Certainly the implication of the repeal of common law rights is stronger where a law does repeal the rights of all others but is silent as to the United States than the implication is where, as here, the law saves as to all others but is silent as to the United States. Yet even in the former case repeal will not be implied as to the United States. In the case of United States v. United Mine Workers, 330 U.S. 258, 67 S. Ct. 677, 91 L. Ed. 884 (1947), the United States had seized the nation's coal mines and was in possession of them. The mines were operated by the United States and the former employees of the mine owners were employees of the United States. In violation of a temporary injunction the mines were struck, and the Union and its president were fined for contempt. In the course of sustaining the contempt convictions the Court held that statutory provisions restricting the right of employers to secure injunctions did not apply to the Government as an employer, even though it did not apply to all other employers, and there were no express words in the provisions exempting the Government. The Court relied on the rule stated in Dollar Savings Bank v. United States, 86 U.S. (19 Wall.) 227, 22 L. Ed. 80 (1873).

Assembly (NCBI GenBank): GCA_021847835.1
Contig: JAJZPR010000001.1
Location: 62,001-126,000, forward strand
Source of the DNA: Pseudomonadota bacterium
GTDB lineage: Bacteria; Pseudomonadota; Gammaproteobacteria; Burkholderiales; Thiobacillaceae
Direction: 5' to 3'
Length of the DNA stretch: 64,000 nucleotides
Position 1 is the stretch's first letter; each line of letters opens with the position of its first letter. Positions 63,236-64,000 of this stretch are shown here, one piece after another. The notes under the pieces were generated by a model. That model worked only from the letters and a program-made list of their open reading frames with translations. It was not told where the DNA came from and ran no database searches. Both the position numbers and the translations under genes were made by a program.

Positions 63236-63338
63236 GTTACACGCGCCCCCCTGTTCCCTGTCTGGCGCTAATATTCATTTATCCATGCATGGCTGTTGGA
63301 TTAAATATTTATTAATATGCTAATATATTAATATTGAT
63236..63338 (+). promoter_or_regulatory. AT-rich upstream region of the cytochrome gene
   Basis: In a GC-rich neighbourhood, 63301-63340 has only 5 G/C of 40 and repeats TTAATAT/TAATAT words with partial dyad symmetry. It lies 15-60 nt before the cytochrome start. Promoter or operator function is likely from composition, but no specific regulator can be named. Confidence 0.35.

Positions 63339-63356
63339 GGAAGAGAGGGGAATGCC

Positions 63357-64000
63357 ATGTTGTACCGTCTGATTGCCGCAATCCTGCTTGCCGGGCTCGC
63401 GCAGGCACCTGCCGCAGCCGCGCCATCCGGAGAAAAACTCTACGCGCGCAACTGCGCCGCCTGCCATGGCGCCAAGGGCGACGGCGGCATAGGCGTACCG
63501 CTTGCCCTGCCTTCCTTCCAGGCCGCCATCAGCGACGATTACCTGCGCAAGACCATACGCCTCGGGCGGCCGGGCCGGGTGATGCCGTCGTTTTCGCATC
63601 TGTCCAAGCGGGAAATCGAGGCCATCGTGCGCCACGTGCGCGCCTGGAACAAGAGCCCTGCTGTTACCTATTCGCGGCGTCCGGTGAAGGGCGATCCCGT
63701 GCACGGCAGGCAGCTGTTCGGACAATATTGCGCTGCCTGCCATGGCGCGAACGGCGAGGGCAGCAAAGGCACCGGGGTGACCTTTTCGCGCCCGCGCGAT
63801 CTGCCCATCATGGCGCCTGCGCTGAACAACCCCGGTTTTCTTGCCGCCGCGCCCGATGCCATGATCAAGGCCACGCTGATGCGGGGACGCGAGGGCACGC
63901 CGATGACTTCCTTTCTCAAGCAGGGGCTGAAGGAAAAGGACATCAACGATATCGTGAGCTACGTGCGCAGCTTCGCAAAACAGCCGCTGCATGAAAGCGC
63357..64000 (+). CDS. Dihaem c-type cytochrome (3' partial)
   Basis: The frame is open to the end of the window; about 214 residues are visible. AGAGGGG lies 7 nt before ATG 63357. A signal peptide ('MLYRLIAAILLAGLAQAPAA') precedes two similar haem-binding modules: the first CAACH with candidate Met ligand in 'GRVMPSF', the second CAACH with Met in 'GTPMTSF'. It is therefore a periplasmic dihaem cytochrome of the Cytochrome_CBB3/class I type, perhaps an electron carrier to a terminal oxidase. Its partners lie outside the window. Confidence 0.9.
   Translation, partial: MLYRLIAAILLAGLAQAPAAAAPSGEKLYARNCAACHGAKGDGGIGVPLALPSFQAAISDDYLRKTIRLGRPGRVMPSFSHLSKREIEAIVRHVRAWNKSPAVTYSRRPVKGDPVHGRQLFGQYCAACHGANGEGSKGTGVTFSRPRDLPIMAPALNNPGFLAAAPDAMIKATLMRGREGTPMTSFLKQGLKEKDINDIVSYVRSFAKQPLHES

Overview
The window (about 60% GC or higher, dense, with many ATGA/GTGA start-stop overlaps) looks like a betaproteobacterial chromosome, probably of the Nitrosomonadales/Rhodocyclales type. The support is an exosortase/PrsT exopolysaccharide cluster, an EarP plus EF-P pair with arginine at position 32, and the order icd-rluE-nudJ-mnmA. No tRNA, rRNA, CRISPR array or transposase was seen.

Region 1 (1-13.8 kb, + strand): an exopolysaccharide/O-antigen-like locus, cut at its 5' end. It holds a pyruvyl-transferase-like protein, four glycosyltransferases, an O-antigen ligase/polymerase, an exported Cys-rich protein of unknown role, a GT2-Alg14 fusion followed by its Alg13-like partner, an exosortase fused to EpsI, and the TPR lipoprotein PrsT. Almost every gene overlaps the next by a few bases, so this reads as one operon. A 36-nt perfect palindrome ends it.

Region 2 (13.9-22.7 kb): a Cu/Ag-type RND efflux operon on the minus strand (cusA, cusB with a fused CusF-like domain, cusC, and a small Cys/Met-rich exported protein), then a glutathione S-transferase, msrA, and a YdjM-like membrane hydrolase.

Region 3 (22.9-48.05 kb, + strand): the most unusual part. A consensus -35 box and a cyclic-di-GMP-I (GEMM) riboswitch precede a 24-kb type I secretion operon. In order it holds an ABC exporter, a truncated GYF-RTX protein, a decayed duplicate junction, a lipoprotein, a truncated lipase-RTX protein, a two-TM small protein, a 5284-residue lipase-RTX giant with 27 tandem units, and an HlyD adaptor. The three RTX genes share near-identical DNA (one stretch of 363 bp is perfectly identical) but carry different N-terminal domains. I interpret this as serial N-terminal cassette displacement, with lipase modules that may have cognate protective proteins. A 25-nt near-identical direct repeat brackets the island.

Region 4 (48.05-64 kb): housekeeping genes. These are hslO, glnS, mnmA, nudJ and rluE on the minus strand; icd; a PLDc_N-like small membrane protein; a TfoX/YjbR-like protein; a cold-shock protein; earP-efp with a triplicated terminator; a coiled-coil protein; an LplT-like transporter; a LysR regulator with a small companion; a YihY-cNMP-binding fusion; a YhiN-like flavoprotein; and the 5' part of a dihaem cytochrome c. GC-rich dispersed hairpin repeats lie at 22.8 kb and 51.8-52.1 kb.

Plaintiff claims that the common law remedies are preserved as to "any person" by 42 U.S.C. § 7604(e) and that "person" as defined in Section 7602(e) includes any agency, department, or instrumentality of the United States.[7] Defendants, on the other hand, argue that, as Section 7602(e) appeared before amendment,[8] the instrumentalities of the United States were not mentioned and that they were added to the definition of "any person" not for the purpose of preserving rights of the United States but to express an unambiguous intent that the permit provisions of the act should apply to the instrumentalities of the United States.[9] Certainly the legislative history bears out this contention, but in my view nothing turns on Section 7604(e), taken in conjunction with Section 7602(e), either before or after its amendment. Congress labelled Section 7604 with the words "Citizen suits" and the section vests in various persons rights to enforce the Act and the standards established under it. Pertinent to the problem of citizens' remedies was the problem of the preservation of citizens' common law rights. The section is not concerned with the right of the United States to enforce the act and does not grant rights to the United States. The preservation of the common law rights of the United States is not pertinent to a section dealing with citizen suits.

In my opinion, therefore, Section 7604(e) does not expressly preserve the common law rights of the United States but, in the act as a whole, I do not find any clear "expression or implication" of an intent to abolish common law rights of the United States, and I believe they remain.[10]

*1221 For the reasons stated, the motion to dismiss is denied.

In my opinion this order involves controlling questions of law as to which there is substantial ground for difference of opinion, and an immediate appeal from this order, in accordance with 28 U.S.C. § 1292(b), may materially advance the ultimate termination of this litigation.

This certification shall not stay the proceedings herein.


[1] I do not decide whether technically there is one question or two. In any event, the one answer found would answer either.